Frequently Asked Questions about Studying in the United States

Experienced BridgePathways Advisors understand that choosing the right university in the U.S. is an important decision. You’ll start by filling out a pre-application to tell us more about your plans. Then a Bridge Advisor will help you research universities that fit your individual needs and goals, taking into account your chosen degree program, preferences for university location and size, and your budget.

Bridge currently has 8 university partners across the United States with 300+ undergraduate and graduate degrees offered! Whether you prefer a mid- to large-sized school in an urban center or a smaller campus in a quieter town, we have a university partner that matches your preferences and academic goals.

Browse degree programs and locations here.

Bridge assists prospective international students with the process of applying to a Bridge partner university in the U.S. at every step. Once you and your advisor have chosen the best-fit university for you, Bridge Admissions will:

  • Help you determine your eligibility for either direct or conditional admission (see next question for more info on conditional admission).
  • Explain the student visa application process to you.
  • Provide ongoing support by answering your questions throughout the process.

Read more about how Bridge can assist you!

Don’t worry—Bridge can help. Our Academic English program helps international students who need to improve their English gain acceptance into U.S. universities through what is called "conditional admission."

Conditional admission means you are accepted to a Bridge partner university on the condition that you successfully complete the Academic English program first. Once you complete the English program, you will be fully admitted to the university and you will not be required to take the TOEFL or IELTS English proficiency test prior to admission!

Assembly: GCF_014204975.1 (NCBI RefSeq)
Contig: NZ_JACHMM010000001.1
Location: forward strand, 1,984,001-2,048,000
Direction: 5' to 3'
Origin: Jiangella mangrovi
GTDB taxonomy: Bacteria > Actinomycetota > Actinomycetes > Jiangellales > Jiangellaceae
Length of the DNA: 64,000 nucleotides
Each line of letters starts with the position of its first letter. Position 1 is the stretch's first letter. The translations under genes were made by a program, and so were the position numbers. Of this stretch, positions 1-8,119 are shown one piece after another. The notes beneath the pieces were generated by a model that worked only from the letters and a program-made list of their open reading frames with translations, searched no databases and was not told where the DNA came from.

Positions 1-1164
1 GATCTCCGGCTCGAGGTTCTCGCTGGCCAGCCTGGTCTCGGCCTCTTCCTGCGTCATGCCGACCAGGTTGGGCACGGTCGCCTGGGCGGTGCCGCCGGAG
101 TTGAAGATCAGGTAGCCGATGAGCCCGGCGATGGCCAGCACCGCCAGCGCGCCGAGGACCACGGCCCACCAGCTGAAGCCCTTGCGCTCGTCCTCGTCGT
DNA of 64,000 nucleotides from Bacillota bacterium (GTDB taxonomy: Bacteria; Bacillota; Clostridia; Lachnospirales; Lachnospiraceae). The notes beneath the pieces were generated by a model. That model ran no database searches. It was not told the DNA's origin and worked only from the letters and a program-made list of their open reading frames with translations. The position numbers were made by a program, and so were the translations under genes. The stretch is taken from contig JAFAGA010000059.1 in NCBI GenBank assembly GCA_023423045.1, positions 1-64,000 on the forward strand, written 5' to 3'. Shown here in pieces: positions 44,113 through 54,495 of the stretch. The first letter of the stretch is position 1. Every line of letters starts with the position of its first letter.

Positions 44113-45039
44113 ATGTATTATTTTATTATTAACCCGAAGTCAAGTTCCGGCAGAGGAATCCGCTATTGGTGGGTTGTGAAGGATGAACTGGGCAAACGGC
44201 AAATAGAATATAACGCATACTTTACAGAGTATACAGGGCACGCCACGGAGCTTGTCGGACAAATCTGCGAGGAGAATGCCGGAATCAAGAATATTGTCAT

Read more about conditional admission.

This depends on your English level when you enter the program, but for most students the Academic English program is between 6 months and one year. Read more about Academic English.

Read more about Academic English.

To get a sense of your current English level, you can take a free assessment test online: Bridge Online Language Test (BOLT). This can help you understand your strengths and areas for development in comprehension, vocabulary, grammar and reading.

Yes! Bridge university partners offer many scholarships that are just for international undergraduate students. You can view all scholarships here.

Bridge partner universities offer a variety of housing options for students including on-campus, off-campus and host family accommodations.

On-campus housing

On campus housing is available at all Bridge partner universities. First-year students are encouraged to live on-campus with their classmates, since it’s a good way to get involved in university activities, meet new people, and practice English. Bridge partners offer a variety of on-campus living options, including student dormitories or “dorms” (shared by two students), larger suites, and apartment-style residences.

Off-campus housing

All of our university partners either offer their own off-campus housing or they can assist international students in securing independent, off-campus housing. Living off-campus is usually recommended for older, graduate-level students or for students with spouses and children. Living off campus usually requires taking public transportation to class.

Host family housing

In some cases, Bridge is able to secure host family accommodations for students. Students attending BridgeEnglish in Denver generally live with host families. Living with a host family can provide extra support and great cultural interactions, and encourages students to practice their English at all times.